Ready to rock
“Are you gonna stay a while?”
That was the most pressing question community members asked me as they welcomed me warmly in my new position as the Arts and Entertainment editor.
So, I thought I’d answer by talking about how Summit County has a hold on me that doesn’t seem to quit.
My story of moving to Summit County isn’t unique: 1989 – ski bum takes a semester off college, discovers Summit County ski areas actually have snow and vertical as opposed to short sheets of Midwestern ice and decides to stay for years.
How I almost got sucked into city living isn’t unique either: Ski bum earns associate’s degree from Colorado Mountain College in Breckenridge and after a few years feels the need to do more than work for free ski passes, so she enrolls at CU-Boulder. Then ski bum-turned-academic gets sucked in further and decides to earn master’s degree. Of course, ski-bum blood is thicker than academia, so ski bum commutes from Summit County to Boulder for a season, not to mention the spring semesters she takes a leave of absences to ski and live in Dillon.
But then, the most dangerous event occurs: ski bum marries other ski bum from Dillon, and both obtain jobs – with benefits – in the city. Meanwhile, they spend every free day in Summit County, trying to convince themselves life is better in the city because “it’s just too darn cold in those mountains.” Nevertheless, they end up taking another season off to ski between “career building.”
Then, an opening appears for the arts and entertainment position at the Summit Daily, and frees them from city life at last.
When I gave my two-weeks notice at my old job, one of the editors asked, “Do they even have arts and entertainment in Summit County?”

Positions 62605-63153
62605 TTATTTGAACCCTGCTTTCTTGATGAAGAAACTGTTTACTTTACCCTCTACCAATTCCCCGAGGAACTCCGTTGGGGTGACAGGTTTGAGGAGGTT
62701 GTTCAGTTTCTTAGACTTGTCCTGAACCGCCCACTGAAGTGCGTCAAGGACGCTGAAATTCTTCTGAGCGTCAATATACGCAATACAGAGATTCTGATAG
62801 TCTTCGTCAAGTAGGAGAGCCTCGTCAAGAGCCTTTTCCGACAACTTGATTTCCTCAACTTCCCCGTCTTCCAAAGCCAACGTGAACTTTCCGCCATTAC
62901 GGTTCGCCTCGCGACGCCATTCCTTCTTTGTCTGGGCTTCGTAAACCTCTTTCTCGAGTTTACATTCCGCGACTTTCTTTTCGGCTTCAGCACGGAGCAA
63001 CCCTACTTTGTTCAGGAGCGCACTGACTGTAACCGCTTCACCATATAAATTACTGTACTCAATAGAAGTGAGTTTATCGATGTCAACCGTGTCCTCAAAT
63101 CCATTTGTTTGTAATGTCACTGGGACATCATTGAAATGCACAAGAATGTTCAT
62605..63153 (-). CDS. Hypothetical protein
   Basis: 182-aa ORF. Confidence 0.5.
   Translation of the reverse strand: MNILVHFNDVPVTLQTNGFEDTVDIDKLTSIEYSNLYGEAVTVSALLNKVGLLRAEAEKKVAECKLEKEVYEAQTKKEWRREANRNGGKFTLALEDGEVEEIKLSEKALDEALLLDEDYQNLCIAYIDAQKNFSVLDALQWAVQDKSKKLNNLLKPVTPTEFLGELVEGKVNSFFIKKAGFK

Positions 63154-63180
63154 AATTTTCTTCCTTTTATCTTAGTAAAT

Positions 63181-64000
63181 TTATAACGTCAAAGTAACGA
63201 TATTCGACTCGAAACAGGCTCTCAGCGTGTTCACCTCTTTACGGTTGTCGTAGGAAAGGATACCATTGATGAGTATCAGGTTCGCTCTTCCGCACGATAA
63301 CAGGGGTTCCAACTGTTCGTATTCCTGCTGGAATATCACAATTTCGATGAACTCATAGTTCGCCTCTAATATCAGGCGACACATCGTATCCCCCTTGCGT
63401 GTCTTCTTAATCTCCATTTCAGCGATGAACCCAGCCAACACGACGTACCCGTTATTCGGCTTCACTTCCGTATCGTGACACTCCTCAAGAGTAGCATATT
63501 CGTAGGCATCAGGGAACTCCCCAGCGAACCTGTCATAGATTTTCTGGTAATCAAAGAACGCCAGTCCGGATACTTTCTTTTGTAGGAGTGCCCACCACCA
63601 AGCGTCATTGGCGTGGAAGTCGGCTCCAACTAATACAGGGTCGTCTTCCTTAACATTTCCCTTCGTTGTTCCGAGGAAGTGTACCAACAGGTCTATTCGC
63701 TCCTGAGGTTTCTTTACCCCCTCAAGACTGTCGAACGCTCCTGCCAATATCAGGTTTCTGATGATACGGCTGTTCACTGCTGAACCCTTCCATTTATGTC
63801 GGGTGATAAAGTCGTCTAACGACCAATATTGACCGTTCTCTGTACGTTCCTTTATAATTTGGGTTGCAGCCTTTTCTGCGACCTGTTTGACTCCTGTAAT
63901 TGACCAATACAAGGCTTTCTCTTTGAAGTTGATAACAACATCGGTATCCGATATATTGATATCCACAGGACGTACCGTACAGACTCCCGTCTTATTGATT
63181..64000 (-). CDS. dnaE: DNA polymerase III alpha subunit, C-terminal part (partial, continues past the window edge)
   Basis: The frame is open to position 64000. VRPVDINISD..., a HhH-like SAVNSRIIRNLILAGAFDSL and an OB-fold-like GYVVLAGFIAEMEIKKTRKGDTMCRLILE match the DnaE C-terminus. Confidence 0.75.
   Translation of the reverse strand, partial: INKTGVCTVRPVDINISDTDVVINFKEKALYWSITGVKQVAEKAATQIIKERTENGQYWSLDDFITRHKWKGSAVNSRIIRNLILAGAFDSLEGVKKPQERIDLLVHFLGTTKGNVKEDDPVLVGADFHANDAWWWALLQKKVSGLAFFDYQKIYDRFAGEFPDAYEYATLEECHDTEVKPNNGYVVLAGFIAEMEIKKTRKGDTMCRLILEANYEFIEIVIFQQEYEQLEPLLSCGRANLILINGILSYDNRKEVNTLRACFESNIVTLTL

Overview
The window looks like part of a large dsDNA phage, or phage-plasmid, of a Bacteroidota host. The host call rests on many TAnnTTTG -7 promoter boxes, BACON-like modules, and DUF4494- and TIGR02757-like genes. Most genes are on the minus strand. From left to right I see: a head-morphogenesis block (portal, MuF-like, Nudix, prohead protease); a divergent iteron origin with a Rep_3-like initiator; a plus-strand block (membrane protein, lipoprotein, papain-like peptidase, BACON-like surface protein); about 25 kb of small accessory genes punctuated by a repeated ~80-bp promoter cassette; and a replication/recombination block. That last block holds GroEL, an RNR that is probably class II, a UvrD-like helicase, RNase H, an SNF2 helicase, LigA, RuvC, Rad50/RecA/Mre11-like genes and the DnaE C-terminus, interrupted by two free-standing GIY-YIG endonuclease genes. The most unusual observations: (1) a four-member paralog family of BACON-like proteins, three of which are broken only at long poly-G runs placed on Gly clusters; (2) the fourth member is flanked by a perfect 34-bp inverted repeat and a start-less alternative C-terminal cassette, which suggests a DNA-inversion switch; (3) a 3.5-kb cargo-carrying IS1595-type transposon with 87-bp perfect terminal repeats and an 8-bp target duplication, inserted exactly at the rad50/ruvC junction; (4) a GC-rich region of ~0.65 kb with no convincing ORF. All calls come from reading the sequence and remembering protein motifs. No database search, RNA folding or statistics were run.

“Of course,” was my answer. And I didn’t flinch when I said it.
I describe art as anything that stirs my soul and entertainment as anything that makes me laugh, holler or dance. And we have plenty of that up here.
The arts and entertainment scene has grown from hippie bands and apres ski antics to music festivals that bring in nationally known performers. The arts community has formed Arts for the Summit, which brings us excellent theatre, dance, films and art. We even have stadium seating at Skyline Cinema.
Call me simple minded, but I found the arts and entertainment scene in Denver and Boulder overwhelming. Trying to keep up with it was exhausting, and I ended up ignoring most of it. Here, things stand out more, and you don’t have to feed hungry meters or hand over $10 bills for parking.
The mountains hold a strong attraction, and I’m not the only one who feels the pull. Our community will continue to attract quality musicians, artists and performers, and the Summit Daily will continue to keep you well informed.
Kimberly Nicoletti can be reached at (970) 668-3998 ext. 245 or by e-mail at
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